Q: When you talk about yards per carry some of the bigger backs, whether it was (Jerome) Bettis, Eddie George or Ricky Williams, they haven't had the real big yards-per-carry games. Curtis would probably be more similar to the (LaDainian) Tomlinson's and the (Priest) Holmes'. Is that your take and have you had success at all with the slasher types like Travis Henry in stopping those guys?

BB: Well I think, again, we've talked about the running game a number of times this year. The biggest problem in the running game is when the running game sets the stage for the rest of the game. When a team comes out and runs the ball and builds up a 14 or 17-point lead, that's really obviously a significant problem. When for whatever reason you're down by 14 or 17 points, whether they were turnovers, whether they are kick returns, whether they are giving up plays on defense, whatever they are. And then for the last 20 minutes of the game, the team runs 24 running plays and throws four passes, whatever that yardage amounts to is, to me, not nearly as significant as what lead to that creating the situation.

Q: (On San Diego running the ball even though were behind)

BB: No question. And they ran, right, not only to make it a close game but to get ahead. That was a significant problem and I'm not minimizing that at all. It was bad run defense and we paid for it and it cost us. I'm just saying a lot of the yardage in the Tennessee game came as a result of some key third down conversions, some key third down scrambles, well not just third down but some key scrambles by McNair. Some sub-runs by Holcombe that put them into that situation. Yeah, you can give the ball to whoever you want to give it to at that point.

Q: So despite the fact that San Diego ran for 238 and Tennessee ran for 238, the run defense in your explanation, is not nearly as bad as it was in weeks four, five and six?

BB: Well, it was bad on the quarterback scrambles and it was bad in the sub-runs. Against just the regular first and second down running game it was a lot better against Tennessee than it was against Kansas City and San Diego. Way better. Again, I think we had more trouble with the running game in the first Buffalo game. But because the score eventually (in) that game, got out of hand, how many times did Buffalo run the ball in the second half? I don't know, four, three, whatever it was, it wasn't very many. It took them out of the running game as we've been taken out it, and as any team that falls behind significantly in the second half is going to get taken out of their running game.

Q: Going into this particular game, this one game, how do you feel about your football team? Are you worried? Are you confident? How do you feel right now as we sit and get ready for Sunday night.

BB: Well, I think that were in a position where if we win this game, the following week will be an important week for us and it will decide the division. That's really where we are at. That's the opportunity that's in front of us. I think that we're capable of going out and playing well and winning Sunday and that's what we expect to do and that's what we're working toward. If we do that then that will create a bigger game the following week. And if we don't then we're looking pretty much close to the end of the road then. A lot would have to happen for it to go back in our favor. We understand that, that's the way it is. There's no beating around the bush on this one. We need to probably play our best game of the year and I expect for us to play it. We'll find out Sunday. That's why we'll all be there.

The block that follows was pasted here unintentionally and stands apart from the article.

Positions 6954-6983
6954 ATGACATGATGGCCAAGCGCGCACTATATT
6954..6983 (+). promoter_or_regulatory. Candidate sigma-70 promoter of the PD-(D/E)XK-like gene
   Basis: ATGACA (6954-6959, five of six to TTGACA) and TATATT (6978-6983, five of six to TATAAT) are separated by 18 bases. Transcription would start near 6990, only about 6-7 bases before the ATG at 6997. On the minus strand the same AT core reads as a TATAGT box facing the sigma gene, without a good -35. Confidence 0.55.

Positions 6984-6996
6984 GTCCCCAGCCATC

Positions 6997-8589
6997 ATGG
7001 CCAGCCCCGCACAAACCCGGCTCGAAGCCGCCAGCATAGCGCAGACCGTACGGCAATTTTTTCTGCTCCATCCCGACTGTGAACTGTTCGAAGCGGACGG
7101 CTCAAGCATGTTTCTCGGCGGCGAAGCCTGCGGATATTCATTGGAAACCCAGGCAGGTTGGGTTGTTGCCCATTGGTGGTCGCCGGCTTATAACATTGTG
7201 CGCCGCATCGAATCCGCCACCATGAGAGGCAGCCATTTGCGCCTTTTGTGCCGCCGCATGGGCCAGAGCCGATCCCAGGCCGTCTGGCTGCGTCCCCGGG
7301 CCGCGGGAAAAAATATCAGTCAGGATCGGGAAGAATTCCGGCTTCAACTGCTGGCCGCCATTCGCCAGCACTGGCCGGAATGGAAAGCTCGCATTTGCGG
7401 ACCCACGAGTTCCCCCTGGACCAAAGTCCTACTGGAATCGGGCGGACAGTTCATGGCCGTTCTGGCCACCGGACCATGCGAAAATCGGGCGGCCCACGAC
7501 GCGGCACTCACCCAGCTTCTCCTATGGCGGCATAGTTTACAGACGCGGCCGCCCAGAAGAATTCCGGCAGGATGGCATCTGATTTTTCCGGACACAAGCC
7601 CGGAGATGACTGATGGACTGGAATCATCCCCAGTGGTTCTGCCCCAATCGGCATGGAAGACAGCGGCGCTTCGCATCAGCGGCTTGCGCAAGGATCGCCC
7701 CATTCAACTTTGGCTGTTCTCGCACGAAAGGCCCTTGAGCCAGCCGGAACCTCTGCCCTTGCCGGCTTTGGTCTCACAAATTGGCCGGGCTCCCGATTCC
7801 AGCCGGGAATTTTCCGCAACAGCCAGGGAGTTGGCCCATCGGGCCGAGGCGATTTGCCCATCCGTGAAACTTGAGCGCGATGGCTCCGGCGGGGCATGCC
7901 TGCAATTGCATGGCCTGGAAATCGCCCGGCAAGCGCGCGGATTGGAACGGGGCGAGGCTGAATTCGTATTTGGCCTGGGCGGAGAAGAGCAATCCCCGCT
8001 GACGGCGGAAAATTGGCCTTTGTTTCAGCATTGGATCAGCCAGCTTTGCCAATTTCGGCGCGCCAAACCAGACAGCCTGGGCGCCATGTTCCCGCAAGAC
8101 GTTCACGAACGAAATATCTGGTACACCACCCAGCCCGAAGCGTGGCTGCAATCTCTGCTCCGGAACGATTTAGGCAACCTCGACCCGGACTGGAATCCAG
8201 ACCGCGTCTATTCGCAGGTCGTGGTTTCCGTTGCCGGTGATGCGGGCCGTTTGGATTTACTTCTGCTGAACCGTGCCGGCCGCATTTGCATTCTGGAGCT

Q: With that said, you've done a lot of different things motivational wise with your team over the last several years. Do you need to do anything this week?

BB: We'll do everything that we can to try to maximize our performance on Sunday. Everything we can do. There's nothing to save it for at this point. This is everything we got. We need to generate everything that we can this week against the Jets and put our best effort out there all the way across the board, coaches, players, everything we got.

Q: In the Tennessee game, did you see anything that motivated you to make any kind of a scheme or personnel change on your run defense?

BB: Well, nothing that we haven't done before. We're not going to revolutionize the game this week. We had breakdowns; we'll correct those breakdowns. Schematically we may move a guy a little bit here or there to try to help address one problems although that will weaken us somewhere else, but that's what you do when you move them around. But nothing that… we're not going to do anything that's going to be dramatically different. We've practiced this for a long time. We've run it, I'm talking about schematically, Romeo (Crennel), myself, Eric (Mangini) going all the way back. I think we know what we need to do and how we need to do it. And we need to do it better than we did it. The emphasis is on doing it better. We're not going to come up with a new defense.

Q: Most of that damage came from sub situations, does it surprise you that it was done against, I guess, guys who you would think would be strong against the run?

BB: Well, I don't think you can pin all those yards or those plays on one player. Again there were several problems on the play throughout the team. It was just one guy. Collectively we need to do a better job obviously than we did. There's no defense design that we have to create the holes and create the yardage that we gave up on those plays. But they were team breakdowns and schematically looking at it, we may need to put a little more emphasis in the running game in that situation, a little less in the passing game because you are playing pass coverages and putting yourself in better pass positions then that puts you in a little bit less of a run position. Some of the situations that we had there, we can improve a little bit based on what we call and where we position them. And we can play it better. It's a collective problem.

This article has been reproduced in a new format and may be missing content or contain faulty links. Please use the Contact Us link in our site footer to report an issue.

Related Content


Latest News

Presented by

Trending Video


In Case You Missed It

Presented by